She ran for the doctor, who was actually standing by to help with a scheduled C-section that was running late, and he came in to find the baby almost crowning. They quickly got set up and I started pushing. I remember feeling like this was all happening way too fast. I couldn’t believe it was time to meet my baby. I almost wanted to be in labor a little longer. I didn’t feel ready, but ready or not, she was coming, and FAST. I pushed, and her head came out. Another push, then her shoulder. One last effort and the rest of her followed, and then she was on my chest in all her slimy glory, announcing her arrival with a strong, shrill cry. It was 8am, and we hadn’t even been there for two hours.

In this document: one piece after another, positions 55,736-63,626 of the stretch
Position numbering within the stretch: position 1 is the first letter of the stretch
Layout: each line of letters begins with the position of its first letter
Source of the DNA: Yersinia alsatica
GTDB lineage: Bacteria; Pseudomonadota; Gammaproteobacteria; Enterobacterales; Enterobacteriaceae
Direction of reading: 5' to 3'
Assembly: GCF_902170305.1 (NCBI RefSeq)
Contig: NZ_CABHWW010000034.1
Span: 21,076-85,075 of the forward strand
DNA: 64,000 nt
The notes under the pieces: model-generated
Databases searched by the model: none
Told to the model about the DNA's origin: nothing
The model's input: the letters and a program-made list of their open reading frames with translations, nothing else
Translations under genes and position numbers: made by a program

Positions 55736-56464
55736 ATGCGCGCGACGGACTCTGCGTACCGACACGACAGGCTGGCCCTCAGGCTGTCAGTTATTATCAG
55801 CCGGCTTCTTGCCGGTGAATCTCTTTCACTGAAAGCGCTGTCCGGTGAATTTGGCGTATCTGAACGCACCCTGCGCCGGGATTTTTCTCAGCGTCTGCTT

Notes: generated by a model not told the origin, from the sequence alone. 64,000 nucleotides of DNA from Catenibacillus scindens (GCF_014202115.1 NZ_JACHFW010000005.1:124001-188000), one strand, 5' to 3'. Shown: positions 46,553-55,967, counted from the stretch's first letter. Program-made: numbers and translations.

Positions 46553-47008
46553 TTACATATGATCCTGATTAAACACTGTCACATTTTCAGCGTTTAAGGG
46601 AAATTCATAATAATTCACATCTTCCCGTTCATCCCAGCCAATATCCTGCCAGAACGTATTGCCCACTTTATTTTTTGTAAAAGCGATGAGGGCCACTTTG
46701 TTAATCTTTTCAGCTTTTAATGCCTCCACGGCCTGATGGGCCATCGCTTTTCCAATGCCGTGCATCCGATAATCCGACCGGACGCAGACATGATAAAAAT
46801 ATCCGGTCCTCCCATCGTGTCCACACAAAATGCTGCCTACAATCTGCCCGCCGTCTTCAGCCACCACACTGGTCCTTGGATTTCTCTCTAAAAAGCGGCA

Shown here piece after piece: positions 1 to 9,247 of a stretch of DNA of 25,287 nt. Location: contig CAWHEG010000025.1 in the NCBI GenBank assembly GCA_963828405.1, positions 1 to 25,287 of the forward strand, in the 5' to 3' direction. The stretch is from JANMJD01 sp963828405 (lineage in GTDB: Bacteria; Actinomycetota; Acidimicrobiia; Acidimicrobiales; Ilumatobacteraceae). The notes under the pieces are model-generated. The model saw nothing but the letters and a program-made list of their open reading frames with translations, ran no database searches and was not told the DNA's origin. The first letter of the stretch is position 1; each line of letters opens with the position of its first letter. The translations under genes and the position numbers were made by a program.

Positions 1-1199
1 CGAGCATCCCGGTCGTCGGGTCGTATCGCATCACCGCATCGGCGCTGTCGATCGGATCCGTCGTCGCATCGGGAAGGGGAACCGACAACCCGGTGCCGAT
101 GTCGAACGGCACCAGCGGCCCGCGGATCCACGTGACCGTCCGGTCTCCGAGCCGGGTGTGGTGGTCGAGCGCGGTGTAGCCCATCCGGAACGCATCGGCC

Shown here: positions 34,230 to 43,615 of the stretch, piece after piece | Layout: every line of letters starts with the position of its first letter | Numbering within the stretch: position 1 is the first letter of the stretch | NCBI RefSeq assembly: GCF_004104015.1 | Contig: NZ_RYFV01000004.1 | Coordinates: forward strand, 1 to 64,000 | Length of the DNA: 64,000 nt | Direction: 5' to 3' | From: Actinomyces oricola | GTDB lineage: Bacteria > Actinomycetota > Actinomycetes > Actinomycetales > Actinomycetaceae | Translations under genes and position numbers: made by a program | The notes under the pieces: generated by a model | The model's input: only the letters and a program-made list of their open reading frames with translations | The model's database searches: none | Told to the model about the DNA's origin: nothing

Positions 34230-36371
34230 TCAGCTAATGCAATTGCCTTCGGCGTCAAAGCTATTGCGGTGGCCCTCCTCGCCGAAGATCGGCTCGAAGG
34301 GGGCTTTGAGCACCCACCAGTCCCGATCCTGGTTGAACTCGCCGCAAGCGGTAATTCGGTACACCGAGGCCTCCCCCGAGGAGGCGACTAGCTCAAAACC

Of all my birth experiences, which were all special in their own way, this felt the most empowering to me. I had successfully relaxed into the pain, remaining completely calm and silent. In my surrender, I found control. Because I experienced panic with Leo, I didn’t quite trust myself this time, but I discovered that relaxing through the worst of it allowed me to control and ultimately dispel the fear, even though I had no control over my contractions. I don’t meditate, but this time I managed to find complete stillness and peace in the midst of this great effort, and since then I’ve been able to recall that place and that feeling. What a gift.
“For God hath not given us the spirit of fear; but of power, and of love, and of a sound mind.”
– 2 Timothy 1:7